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CU System Archive

CU System

Fear anger prompt flight to Seattle CUs safety

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SEATTLE (2/5/09)--Members are moving into Seattle's credit unions to find a safe haven for two reasons: fear and anger (Crosscut.com Feb. 4). A wave of credit union memberships arrived on the heels of fear when Washington Mutual, which was based in Seattle, collapsed. Another wave arrived when consumers became angry about Wall Street financiers' actions in the financial system turmoil. Boeing Employees CU (BECU) told Puget Sound Business Journal the credit union experienced a 50% increase in membership growth during the last half of September, the article reported. "The ways in which credit unions differ from banks are especially appealing right now," said Crosscut.com. "Credit unions are less vulnerable than commercial banks to market swings, and they don't pay mega-bonuses to executives or fly bigwigs around in corporate jets." It also noted they're not involved in subprime lending and are less likely to inflate appraisals; deposits are federally insured up to $250,000 and they're more familiar, which is comforting in economic turmoil. John Annaloro, president of the Washington Credit Union League, added that membership is increasing because credit unions concentrate on consumer loans, credit cards and residential mortgages, are jointly promoting sales with automobile dealers. And Whatcom Education CU said credit unions remain strong because members and boards aren't driven by profit. Instead they are driven by a sense of community, good service and other intangibles. They also are limited in risk-taking. Despite the growth, the article said, credit unions are preparing for harder financial times ahead, setting aside funds for future loan and lease losses. To view the entire article, use the link.

CSMC sues founder former execs for racketeering

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WAUWATOSA, Wis. (2/5/09)--Central States Mortgage Co. (CSMC), one of Wisconsin’s largest mortgage bankers--partially owned by credit unions--is suing its founder and four other CSMC executives for racketeering and allegedly defrauding the company of at least $15 million. CSMC, founded in 1992 by Richard Jungen, also does business in Illinois. In 1997, the Wisconsin Credit Union League Service Corp. and 13 state-chartered credit unions in Wisconsin and Illinois acquired 53% of CSMC shares (Milwaukee Journal Sentinel Feb. 4). The remaining 47% of CSMC shares were held by Jungen and other former employees. Since 1997, the credit unions have acquired 72% of the shares. The Jungen group controls the rest. Jungen and others created Interim Funding--a limited liability corporation--that provided bridge loans to credit unions and sold them with CSMC. Jungen and the other defendants did not reveal their involvement in Interim to other CSMC officials, the suit alleges. Jungen was fired July 31, the lawsuit indicated. The others named in the suit were terminated within a few months. The lawsuit claims the $15 million in losses were the result of a conspiracy to shift distressed mortgage loans to CSMC from Interim, and that the transfer constituted a pattern of racketeering, including at least three instances of wire fraud and a breach of fiduciary duty.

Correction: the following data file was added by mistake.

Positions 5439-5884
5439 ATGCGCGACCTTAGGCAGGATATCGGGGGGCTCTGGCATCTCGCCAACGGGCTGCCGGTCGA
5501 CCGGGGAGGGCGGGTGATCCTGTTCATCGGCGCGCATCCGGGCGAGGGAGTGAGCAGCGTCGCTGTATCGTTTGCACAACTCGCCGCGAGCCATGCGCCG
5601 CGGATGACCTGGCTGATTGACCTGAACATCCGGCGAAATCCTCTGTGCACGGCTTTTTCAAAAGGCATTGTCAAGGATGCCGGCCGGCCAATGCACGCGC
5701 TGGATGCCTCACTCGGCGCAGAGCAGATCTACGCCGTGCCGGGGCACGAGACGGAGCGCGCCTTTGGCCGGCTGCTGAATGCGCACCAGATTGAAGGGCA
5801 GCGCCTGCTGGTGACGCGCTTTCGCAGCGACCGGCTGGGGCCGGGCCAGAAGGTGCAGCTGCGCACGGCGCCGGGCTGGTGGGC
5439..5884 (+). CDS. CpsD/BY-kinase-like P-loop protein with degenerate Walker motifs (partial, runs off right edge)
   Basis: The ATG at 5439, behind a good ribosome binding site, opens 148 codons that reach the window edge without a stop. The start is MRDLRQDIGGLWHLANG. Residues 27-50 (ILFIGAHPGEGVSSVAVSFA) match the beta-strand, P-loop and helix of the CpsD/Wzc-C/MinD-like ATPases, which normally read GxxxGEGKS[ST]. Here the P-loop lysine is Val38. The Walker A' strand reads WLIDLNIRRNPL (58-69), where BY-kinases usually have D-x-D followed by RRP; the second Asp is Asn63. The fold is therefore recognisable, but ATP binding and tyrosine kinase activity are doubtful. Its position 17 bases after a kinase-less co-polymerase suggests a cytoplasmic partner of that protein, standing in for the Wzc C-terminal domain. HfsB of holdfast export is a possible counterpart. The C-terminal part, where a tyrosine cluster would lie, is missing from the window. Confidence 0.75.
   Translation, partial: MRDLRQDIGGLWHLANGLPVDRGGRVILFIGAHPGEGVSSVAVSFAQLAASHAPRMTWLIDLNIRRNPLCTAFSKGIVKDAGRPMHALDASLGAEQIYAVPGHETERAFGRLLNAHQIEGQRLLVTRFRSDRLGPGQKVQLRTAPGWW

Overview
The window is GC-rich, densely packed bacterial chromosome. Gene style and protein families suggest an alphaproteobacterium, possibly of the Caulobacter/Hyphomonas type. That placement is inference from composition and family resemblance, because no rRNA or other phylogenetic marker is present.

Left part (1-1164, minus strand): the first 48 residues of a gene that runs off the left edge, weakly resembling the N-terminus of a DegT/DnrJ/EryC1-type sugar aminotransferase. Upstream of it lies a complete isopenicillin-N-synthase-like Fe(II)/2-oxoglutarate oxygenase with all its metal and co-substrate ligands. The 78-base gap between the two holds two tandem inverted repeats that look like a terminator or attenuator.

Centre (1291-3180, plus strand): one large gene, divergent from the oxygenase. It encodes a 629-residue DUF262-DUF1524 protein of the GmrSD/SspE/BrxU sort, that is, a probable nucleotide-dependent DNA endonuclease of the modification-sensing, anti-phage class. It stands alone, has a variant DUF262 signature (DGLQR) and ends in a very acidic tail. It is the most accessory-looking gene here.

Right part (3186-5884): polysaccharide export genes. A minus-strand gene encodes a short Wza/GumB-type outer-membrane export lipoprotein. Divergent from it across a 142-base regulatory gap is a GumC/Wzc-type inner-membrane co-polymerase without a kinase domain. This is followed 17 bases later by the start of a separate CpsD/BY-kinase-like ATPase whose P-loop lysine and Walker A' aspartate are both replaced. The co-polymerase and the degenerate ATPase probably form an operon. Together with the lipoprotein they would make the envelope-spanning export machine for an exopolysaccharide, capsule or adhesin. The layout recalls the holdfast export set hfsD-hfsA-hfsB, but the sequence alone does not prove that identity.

CU System brief (02/04/2009)

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* HARRISBURG, Pa. (2/5/09)--Norb Kaczmarek, CEO of Erie (Pa.) FCU, and Ray Brunner, president/CEO of West-Aircomm FCU, Beaver, were re-elected to their seats on the board of the Pennsylvania Credit Union Association (PCUA). The announcement was made by PCUA Chair Diana Roberts (Life is a Highway Feb. 4). Kaczmarek will represent District 1 and Brunner, District 2. Neither nominee was opposed in the election. Candidates for a District 4 seat held currently by Lanny Horn of AK Valley FCU, Lower Burrell, are: Maria LaVelle, CEO, Westmoreland Community FCU, Greensburg, and A. Eugene Nagle, board chair of Allegheny-Kiski Postal FCU, New Kensington. Member credit unions in District 4 will receive ballots for that election by March 1 …

MCUA to distribute half million to its CUs

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ST. LOUIS (2/5/09)--The Missouri Credit Union Association (MCUA) board voted Tuesday to distribute $500,000 to affiliated credit unions “to help member credit unions address issues surrounding the volatile economy and stimulate growth.” The funds will be distributed to credit unions based on their dues. “Missouri credit unions have a long history of working together,” said board Chair Betty Clark, CEO, United CU, Mexico. “We have a strong, well-supported association, and as a board, we feel it is appropriate to assist member credit unions in these difficult economic times.” “The high affiliation rate of the MCUA is a testament to the association’s value proposition and member focus,” said board member Dennis Pierce, CEO, CommunityAmerica CU, Kansas City. “In this unprecedented time in our history, unity is paramount,” said Rosie Holub, MCUA president/CEO. “Credit unions need the support of their league and, as represented by this action, we understand the pressures and demands credit unions face financially. “The credit union system is facing a wide range of challenges from helping credit union members withstand the economic downturn to making certain we have a strong voice in the state assembly, in Congress, and with our regulatory agencies,” she added, commending the board for its action. Holub also reported that the board voted to recommend to membership at the 2009 annual business meeting that membership fees remain at the reduced 2009 level again for 2010. The reduced membership fee schedule was originally proposed at the MCUA 2008 annual business meeting. The reduction in fees represents another effort to assist credit unions in holding the line on expenses. MCUA management also announced Tuesday that the organization’s product and service focus in 2009 centers on three areas most critical to credit unions in the coming year: maximizing credit union income, reducing credit union expenses and minimizing risk.